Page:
This story of the war between the Warni and the British Angles takes place during or shortly after the reign of Theudebert 1 (533- 548). The book by Procopius in which this passage appears covers events up until 552. The subsequent chapter mentions the death of Germanus, which took place in 550. So the events could have taken place any time between 533 and approx 550. Most likely it took place toward the end of the reign of Theudebert 1, before 548.
Hygelac, the predecessor of Beowulf, was killed on a raid not far from the mouth of the Rhine in either Frisia or Francia in 516. This is based on his being identical with a King Chlochilaicus, said to be a Dane, who was killed by the Franks. The name Chlochilaicus is almost certainly an error, as this name does not occur anywhere else, whereas Hygelac is well attested as a name. Hygelac’s nephew Beowulf takes the throne not long after and has a long reign of nearly 50 years, so is imagined as a contemporary of these events.
The Angles and the continent.
Either way, this is a story of a war between British Angles and the continental Warni over a marriage alliance. In Procopius’ story, the Angles do not have names. This makes it more likely that the tale transmitted to the Byzantines by the Franks originated with the Warni, rather than with their local Angles. The East Anglian ruling family were known as the Wuffings. We know the name of Kings of East Anglia (possibly mythical) from around this time called Wehha and his son Wuffa (after whom the Wuffings were named).
The betrothal shows that the British Angles still had interests on the continent a century after they moved to England. The story suggests that they were involved in continental territorial politics, presumably involving the Franks, the Saxons and the Frisians. They were a maritime power and, if we are talking about the East Anglians, their ships were perhaps based at Ipswich, in the neighbourhood of the 7th century royal burial at Sutton Hoo.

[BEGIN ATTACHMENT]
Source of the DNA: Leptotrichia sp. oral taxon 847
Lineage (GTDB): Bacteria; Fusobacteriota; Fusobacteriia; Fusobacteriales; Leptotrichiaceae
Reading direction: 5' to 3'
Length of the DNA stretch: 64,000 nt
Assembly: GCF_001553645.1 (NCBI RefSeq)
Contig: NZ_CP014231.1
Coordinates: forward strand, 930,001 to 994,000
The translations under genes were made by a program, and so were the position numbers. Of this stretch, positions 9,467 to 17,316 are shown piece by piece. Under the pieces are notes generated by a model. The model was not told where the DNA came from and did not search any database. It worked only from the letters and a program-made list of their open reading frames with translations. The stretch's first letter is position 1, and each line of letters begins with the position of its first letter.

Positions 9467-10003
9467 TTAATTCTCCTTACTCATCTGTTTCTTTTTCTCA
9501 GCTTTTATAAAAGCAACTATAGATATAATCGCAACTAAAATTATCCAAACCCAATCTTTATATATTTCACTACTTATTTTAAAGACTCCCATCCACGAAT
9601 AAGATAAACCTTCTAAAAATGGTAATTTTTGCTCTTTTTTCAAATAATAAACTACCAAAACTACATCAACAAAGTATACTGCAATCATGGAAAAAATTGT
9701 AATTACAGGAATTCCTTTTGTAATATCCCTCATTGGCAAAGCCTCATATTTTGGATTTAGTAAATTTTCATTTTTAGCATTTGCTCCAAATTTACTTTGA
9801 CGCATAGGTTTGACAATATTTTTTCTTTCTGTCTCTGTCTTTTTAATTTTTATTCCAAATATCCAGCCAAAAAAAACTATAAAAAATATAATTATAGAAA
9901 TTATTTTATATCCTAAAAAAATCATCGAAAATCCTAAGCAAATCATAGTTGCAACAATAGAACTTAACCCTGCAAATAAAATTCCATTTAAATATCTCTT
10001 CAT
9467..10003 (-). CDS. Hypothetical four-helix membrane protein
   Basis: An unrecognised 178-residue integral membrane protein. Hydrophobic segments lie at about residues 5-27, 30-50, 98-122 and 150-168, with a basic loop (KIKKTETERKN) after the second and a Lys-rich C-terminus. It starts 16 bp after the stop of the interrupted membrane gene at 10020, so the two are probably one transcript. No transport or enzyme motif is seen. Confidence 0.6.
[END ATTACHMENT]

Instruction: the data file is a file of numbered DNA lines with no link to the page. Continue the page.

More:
The story of the boats taking the souls of the dead to England might not be entirely fiction. It could be a story made up by the locals to cover up and protect smuggling operations. The fact that the coastal folk pay no tribute to the Franks points to a sort of no-mans-land situation where smuggling would flourish. It is also a spooky parallel to the ship burial at Sutton Hoo.
This story is an important early example of close contacts between Anglo-Saxon England and the continental Germans. These connections continued throughout the Anglo-Saxon period. We know from the Anglo-Saxon Chronicle that there were Frisian mercenaries in Alfred’s employ in the 9th Century. The Frisians, whose language was very similar to Anglo-Saxon, had a monopoly of coastal trade between the 6th and 8th centuries. They traded both with Scandinavia and England. They would have been an important vehicle in transmitting cultural material, including stories and poetry between the continent and England.
Implications for Anglo-Saxon literature